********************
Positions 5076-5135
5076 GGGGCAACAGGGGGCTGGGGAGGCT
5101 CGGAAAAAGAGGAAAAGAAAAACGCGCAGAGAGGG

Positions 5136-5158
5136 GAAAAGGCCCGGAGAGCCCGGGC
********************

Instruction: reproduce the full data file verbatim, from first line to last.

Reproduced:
Positions 5076-5135
5076 GGGGCAACAGGGGGCTGGGGAGGCT
5101 CGGAAAAAGAGGAAAAGAAAAACGCGCAGAGAGGG

Positions 5136-5158
5136 GAAAAGGCCCGGAGAGCCCGGGC